“I think there's a lot of good [in the proposal],” Fee said. “My biggest concern is the zoning.”
To address his concerns, Fee suggested potentially drafting an article that would incorporate many of the Work Group’s proposals into a zoning bylaw and legalize STRs as an accessory use only, not by right.
“Zoning does not regulate anything nimbly or effectively,” former Work Group member and Planning Board Vice Chair Dave Iverson replied.
Giorgio also emphasized the potential legal risks of codifying STRs as an accessory use only. An accessory use, by definition, has to be an accessory to something. But if a property is used solely as an STR, there is no primary use, putting many island STRs in legal jeopardy if Fee’s suggestion is adopted.
Fee and MacNab were joined by a series of advocates for tougher STR regulations during the public comment portion of the meeting, including Work Group member and ACK•Now Executive Director Julia Lindner.
“This proposal does not, we don't believe, strike a balance, and is not a middle ground,” Lindner said. She echoed Fee’s zoning concerns and what ACK•Now has characterized as the biased makeup of the Work Group.
“It never really felt like the Work Group needed our vote,” she said.
Emmy Kilvert, sponsor of the controversial Article 60 at last year’s annual Town Meeting, which sought to restrict STRs on the island, also spoke against the proposal.
“This isn't a middle ground. Grandfathering properties that have been run as mini-hotels in residential areas is just wrong,” she said. “Please don't give into the pressure I'm sure you're all feeling from big off-island money.”
But many spoke in favor of the proposal as well, primarily former Work Group members who highlighted the need to craft a narrow bylaw that could garner two-thirds support at Town Meeting, bringing together both those critical of STRs and those who rely on them as a source of income.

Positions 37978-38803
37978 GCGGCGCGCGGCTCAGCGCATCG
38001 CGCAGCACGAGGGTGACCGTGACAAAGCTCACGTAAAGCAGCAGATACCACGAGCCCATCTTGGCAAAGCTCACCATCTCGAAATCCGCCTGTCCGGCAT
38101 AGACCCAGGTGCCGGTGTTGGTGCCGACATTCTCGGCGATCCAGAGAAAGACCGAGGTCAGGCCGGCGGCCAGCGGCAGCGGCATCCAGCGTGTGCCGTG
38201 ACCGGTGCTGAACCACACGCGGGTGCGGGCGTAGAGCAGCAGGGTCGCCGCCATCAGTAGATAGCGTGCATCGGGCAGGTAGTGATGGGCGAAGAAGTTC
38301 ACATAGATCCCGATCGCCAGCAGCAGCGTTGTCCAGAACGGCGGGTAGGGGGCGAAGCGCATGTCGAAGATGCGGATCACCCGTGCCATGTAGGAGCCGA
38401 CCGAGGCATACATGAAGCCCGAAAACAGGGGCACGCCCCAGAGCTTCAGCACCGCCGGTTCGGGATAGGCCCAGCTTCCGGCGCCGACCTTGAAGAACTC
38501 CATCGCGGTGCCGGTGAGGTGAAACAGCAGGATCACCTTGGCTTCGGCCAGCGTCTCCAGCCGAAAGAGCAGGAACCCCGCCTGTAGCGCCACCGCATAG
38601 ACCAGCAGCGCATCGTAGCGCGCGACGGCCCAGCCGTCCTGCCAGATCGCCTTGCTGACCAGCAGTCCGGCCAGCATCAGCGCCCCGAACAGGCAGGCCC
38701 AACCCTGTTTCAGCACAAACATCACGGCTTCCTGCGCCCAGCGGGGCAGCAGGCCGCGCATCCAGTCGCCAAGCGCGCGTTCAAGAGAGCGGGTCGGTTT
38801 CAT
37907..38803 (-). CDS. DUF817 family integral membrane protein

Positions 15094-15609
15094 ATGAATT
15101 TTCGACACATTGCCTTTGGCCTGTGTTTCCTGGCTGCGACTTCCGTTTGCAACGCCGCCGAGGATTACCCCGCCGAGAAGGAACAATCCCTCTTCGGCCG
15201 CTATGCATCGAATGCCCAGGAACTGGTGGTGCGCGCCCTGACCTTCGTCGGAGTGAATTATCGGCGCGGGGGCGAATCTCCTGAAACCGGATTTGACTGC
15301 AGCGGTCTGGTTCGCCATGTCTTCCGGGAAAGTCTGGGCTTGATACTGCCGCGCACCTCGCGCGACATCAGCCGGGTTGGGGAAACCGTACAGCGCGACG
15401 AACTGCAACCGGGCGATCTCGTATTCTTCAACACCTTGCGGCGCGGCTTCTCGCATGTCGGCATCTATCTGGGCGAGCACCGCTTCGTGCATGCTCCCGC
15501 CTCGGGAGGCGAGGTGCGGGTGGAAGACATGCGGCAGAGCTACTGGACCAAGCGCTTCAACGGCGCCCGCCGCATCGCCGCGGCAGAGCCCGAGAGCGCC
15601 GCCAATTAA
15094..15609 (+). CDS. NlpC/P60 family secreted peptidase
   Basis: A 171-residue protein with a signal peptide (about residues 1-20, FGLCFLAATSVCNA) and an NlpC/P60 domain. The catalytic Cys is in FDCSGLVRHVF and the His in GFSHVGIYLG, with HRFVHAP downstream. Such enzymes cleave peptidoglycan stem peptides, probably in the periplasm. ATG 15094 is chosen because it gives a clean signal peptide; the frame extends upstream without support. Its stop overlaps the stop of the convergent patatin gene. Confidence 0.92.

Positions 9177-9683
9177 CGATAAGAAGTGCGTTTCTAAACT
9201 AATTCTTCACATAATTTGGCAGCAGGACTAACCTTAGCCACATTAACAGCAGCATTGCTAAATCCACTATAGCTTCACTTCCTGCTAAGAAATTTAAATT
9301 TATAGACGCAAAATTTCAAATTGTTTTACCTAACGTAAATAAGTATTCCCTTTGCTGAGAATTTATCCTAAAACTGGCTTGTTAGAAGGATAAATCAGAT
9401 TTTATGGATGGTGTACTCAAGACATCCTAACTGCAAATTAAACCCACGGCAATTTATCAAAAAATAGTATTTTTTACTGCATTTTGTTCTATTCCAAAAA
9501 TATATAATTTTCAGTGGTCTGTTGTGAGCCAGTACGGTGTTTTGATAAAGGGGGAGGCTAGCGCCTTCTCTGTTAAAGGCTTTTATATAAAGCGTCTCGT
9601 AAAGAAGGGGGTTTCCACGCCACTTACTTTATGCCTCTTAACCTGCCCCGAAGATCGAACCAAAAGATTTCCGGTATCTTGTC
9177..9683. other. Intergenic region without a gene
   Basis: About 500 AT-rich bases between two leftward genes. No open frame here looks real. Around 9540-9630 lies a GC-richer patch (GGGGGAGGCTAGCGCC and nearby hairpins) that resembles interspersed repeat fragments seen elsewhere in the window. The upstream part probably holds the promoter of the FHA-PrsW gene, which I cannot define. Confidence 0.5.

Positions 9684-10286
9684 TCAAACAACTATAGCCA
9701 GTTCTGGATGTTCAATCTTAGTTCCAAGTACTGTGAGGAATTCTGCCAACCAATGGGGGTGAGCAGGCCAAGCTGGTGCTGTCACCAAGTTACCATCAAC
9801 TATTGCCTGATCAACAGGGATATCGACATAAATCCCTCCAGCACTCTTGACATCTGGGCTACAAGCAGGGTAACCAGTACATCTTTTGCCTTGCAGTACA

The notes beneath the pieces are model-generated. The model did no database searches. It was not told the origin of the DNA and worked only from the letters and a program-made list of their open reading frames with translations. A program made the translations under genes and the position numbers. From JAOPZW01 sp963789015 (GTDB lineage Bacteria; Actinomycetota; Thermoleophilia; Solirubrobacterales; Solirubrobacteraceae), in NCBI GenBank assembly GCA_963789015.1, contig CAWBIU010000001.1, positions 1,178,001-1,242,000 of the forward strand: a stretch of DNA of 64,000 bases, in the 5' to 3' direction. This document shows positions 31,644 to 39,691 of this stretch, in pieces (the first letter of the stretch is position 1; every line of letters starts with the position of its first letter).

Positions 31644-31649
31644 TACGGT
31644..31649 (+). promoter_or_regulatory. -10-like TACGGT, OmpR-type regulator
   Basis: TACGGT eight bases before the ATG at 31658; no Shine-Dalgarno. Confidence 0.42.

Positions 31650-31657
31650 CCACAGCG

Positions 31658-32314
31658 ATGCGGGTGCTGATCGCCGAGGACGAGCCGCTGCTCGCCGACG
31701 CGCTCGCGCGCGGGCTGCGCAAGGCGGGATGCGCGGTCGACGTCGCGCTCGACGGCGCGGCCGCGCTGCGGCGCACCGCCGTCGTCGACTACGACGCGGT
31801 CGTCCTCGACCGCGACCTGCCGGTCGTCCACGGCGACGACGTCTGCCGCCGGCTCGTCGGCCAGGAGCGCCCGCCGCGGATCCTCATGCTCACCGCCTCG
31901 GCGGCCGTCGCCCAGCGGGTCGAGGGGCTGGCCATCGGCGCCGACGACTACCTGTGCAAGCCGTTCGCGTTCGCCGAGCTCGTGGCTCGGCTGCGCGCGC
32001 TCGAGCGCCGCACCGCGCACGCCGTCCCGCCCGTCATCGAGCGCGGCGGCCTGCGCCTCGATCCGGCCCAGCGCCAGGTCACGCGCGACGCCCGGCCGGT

“I will fight to the last day to get this article on the warrant and approved by the voters,” former Work Group member John Kitchener said.
“Maybe it's version 1.0,” said Work Group and Select Board member Tom Dixon, who claimed that the flexible nature of the bylaw was a positive and not a negative. "It is changeable, it's not final forever.”
“I believe that this group worked together and made compromises and provided us a framework,” Mohr added.
During the meeting, the Select Board also heard an update from Health Director Roberto Santamaria on the Short Term Rental registry, which was approved by Town Meeting voters but has been delayed by Granicus, the company the Town contracted with to create the necessary software. According to Granicus, the Town should have the software capability to go live with the registry by July 26th.
“We've seen how sometimes these deadlines that they give themselves tend to get blown by, but at least they've given us an actual [date] this time,” Santamaria said.